Pierce Brosnan, whom previously played 007 four times between 1995 and 2002, says the next James Bond should be played by one of two black actors: Idris Elba or Colin Salmon. The Luther star remains the heavy favourite to replace Daniel Craig as Bond though Salmon, who previously played MI6 Deputy Chief of Staff Charles Robinson, has been backed in after getting Brosnan's blessing.
Idris Elba is the heavy favorite to play James Bond
"Yeah, he would actually," Brosnan said when asked if Elba would make a good Bond. "Colin Salmon also. May the best man get the job and may Daniel bring home the bacon for as long as he wants," he added, to the Radio Times.
Continue reading: Pierce Brosnan: "Next Bond Should be Idris Elba or Colin Salmon"
The Irish actor's ocean-front luxury home took $1 million worth of damages in a house fire on Wednesday night (Feb 11th).
Although it must have looked like a movie set, there was nothing fake about Pierce Brosnan helplessly watching his Malibu home take serious damage in a fire on Wednesday night (Feb 11th), which caused an estimated $1 Million worth of damages.
Brosnan's Malibu home was severly damaged by a fire
According to KABC, around 50 Los Angeles County firefighters responded to the blaze at 9:48 p.m., which first broke out in the garage of the property. The fire was contained and extinguished within 35 minutes, and before it spread to the main part of the house.
Continue reading: Pierce Brosnan Witnesses His Malibu Home Go Up in Flames
Oh no! Pierce Brosnan's Malibu house went up in flames.
A house in Malibu belonging to the former James Bond actor Pierce Brosnan caught fire on Wednesday night, the Los Angeles County Fire Department confirmed. Photos posted to social media showed a portion of the house engulfed in flames though the true extent of the damage is as yet unknown.
Pierce Brosnan [L] is the owner of a pretty swanky property in Malibu
Fire Department dispatch supervisor Michael Pittman said that the fire started at 9.48pm in the garage of the house in the 31000 block of Broad Beach Road. Around fifty fire-fighters were called to the residence and had the blaze controlled by 10.28pm.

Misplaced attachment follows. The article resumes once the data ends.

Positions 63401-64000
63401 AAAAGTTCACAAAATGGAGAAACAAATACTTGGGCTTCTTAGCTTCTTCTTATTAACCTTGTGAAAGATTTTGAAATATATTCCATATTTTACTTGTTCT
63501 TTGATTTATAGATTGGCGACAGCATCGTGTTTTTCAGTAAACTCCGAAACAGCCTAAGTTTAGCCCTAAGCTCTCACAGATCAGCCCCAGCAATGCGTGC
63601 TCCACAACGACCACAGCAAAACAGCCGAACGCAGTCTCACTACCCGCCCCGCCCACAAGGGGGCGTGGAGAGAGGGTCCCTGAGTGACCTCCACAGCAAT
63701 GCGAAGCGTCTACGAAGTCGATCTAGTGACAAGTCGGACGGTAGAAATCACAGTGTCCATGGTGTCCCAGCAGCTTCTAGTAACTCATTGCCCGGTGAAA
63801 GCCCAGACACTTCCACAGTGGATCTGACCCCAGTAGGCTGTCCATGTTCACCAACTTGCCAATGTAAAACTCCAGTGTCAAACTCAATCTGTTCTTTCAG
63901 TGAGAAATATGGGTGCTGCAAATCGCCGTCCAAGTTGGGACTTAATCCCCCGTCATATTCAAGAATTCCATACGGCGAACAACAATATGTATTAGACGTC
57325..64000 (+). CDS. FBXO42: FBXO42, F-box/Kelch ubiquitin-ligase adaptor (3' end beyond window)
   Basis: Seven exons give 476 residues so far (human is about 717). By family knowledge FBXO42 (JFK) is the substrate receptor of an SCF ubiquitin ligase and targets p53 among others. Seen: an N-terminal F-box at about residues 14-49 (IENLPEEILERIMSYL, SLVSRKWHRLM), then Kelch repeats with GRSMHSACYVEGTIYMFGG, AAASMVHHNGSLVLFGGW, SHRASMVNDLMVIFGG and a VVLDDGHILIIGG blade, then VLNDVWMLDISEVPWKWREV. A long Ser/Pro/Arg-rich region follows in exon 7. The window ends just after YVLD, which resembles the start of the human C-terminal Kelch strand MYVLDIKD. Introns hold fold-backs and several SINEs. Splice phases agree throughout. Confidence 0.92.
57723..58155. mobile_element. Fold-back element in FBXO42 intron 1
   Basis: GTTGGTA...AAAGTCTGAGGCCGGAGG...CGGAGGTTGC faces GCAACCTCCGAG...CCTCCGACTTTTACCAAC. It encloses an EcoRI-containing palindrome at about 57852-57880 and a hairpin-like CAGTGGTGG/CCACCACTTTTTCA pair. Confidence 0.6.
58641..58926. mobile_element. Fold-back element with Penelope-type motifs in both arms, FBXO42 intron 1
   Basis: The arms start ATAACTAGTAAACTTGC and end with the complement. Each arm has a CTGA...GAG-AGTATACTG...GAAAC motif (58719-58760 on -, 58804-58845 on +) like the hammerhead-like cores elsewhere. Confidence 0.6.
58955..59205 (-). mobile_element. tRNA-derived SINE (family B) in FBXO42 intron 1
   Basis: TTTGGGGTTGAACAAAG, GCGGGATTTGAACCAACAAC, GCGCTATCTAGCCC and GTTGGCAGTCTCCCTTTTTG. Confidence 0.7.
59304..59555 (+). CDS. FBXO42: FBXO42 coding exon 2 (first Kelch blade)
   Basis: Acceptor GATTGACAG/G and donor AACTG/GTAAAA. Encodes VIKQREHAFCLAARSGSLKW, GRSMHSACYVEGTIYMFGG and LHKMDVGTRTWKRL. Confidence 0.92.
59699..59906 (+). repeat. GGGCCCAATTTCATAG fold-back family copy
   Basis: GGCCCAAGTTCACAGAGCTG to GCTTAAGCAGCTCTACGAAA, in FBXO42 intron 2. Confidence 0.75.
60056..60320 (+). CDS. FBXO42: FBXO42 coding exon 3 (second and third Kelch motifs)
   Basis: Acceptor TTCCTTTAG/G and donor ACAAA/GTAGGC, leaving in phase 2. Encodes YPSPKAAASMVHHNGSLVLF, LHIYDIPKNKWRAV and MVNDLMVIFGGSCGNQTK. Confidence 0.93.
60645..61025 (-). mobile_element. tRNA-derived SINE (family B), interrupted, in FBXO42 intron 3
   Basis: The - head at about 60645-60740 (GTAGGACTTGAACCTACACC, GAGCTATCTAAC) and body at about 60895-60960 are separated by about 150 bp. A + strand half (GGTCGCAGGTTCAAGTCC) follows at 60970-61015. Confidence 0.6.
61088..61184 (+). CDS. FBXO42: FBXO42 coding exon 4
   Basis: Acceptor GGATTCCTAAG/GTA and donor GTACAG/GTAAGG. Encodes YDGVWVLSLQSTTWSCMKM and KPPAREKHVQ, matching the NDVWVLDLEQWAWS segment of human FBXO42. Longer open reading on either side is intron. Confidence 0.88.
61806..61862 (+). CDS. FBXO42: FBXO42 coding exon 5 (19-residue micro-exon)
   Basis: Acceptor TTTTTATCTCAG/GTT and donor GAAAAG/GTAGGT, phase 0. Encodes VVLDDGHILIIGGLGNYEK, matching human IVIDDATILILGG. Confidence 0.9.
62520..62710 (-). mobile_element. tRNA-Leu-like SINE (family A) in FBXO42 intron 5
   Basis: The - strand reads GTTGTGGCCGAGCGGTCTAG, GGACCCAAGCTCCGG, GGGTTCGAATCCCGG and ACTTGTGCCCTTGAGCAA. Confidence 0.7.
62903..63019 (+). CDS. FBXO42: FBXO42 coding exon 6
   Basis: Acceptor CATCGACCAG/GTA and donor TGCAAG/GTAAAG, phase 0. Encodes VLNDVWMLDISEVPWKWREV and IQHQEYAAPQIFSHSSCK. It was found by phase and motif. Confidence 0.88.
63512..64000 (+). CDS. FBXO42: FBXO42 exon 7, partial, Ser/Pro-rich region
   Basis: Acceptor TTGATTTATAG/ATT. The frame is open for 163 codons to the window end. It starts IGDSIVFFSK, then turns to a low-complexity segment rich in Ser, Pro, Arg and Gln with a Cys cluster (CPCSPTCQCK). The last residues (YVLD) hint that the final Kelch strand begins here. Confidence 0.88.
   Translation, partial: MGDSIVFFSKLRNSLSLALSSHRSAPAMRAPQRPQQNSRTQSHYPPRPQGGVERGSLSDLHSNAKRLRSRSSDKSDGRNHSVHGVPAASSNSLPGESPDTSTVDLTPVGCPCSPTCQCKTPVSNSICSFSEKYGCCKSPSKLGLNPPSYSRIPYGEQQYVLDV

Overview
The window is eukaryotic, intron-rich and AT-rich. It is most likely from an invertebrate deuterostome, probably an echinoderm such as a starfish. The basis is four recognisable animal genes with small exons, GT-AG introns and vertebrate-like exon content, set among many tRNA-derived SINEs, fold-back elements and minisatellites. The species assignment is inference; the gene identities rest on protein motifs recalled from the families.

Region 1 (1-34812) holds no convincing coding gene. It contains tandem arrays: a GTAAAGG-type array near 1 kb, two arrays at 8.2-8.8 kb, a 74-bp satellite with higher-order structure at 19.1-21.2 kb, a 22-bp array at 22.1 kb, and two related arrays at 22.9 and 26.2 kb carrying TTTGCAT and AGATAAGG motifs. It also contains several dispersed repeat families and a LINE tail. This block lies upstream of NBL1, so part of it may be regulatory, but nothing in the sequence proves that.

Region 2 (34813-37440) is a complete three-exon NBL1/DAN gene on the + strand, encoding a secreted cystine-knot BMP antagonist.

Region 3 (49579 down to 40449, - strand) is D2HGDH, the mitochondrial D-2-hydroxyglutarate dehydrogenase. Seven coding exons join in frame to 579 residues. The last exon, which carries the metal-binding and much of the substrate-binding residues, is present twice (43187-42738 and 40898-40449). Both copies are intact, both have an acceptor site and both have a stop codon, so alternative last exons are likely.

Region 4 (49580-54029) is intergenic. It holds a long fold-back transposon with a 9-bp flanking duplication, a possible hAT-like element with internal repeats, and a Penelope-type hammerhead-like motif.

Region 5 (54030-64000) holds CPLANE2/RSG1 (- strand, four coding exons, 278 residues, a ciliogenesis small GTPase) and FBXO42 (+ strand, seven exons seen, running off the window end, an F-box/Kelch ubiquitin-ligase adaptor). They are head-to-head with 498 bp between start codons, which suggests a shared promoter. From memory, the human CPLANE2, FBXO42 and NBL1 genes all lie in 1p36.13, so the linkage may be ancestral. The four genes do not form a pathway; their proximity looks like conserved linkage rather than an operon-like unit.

Continue reading: Err, A Bit of Pierce Brosnan's Malibu House Just Burned Down
Robert Butler and Pierce Brosnan - Celebrities attend 67th Annual DGA Awards - Press Room at the Hyatt Regency Century Plaza. at Hyatt Regency Century Plaza, DGA Awards - Los Angeles, California, United States - Saturday 7th February 2015
Even though it never feels believable, this twisty spy thriller has such a quick pace that it's consistently entertaining. Packed with surprising revelations, the movie makes terrific use of shady American espionage agencies and villainous Russians, as well as a former James Bond. As with most of these kinds of films, it's also far too violent and edited in such a way as to make the action almost incomprehensible. But there's a sense of breezy fun to the film that keeps us watching.
It's been five years since CIA operative Peter (Pierce Brosnan) retired from active service, but his old friend Hanley (Bill Smitrovich) needs his help. So he heads to Moscow to intercept an operative with whom he has a past, and everything goes spectacularly wrong. He ends up in a face-off with his former protege David (Luke Bracey), a current CIA spy who is now ordered to eliminate his mentor. But there's life in Peter yet, and he manages to keep one step ahead of David, travelling to Belgrade to intercept a young woman, Alice (Olga Kurylenko), who is the key to a major operation that centres on a dodgy Russian politician (Lazar Ristovski). Chased by American spies and Russian thugs, Peter and Alice make a run for it.
Director Roger Donaldson has been making slick political thrillers since 1987's No Way Out, and he knows how to divert the audience's attention from plot holes and contrived action by simply never pausing for breath. He also packs the scenes with characters who bristle with snarky attitude, making them far more interesting than the usual action movie line-ups. Brosnan is clearly having a great time charging through each scene, nodding continually to his 007 history while playfully adding spark to his banter with Bracey, who just about keeps up with the "we know each other too well" interaction. And Kurylenko dives in with gusto, vamping it up gleefully as a woman with a lot of secrets.
Continue reading: November Man Review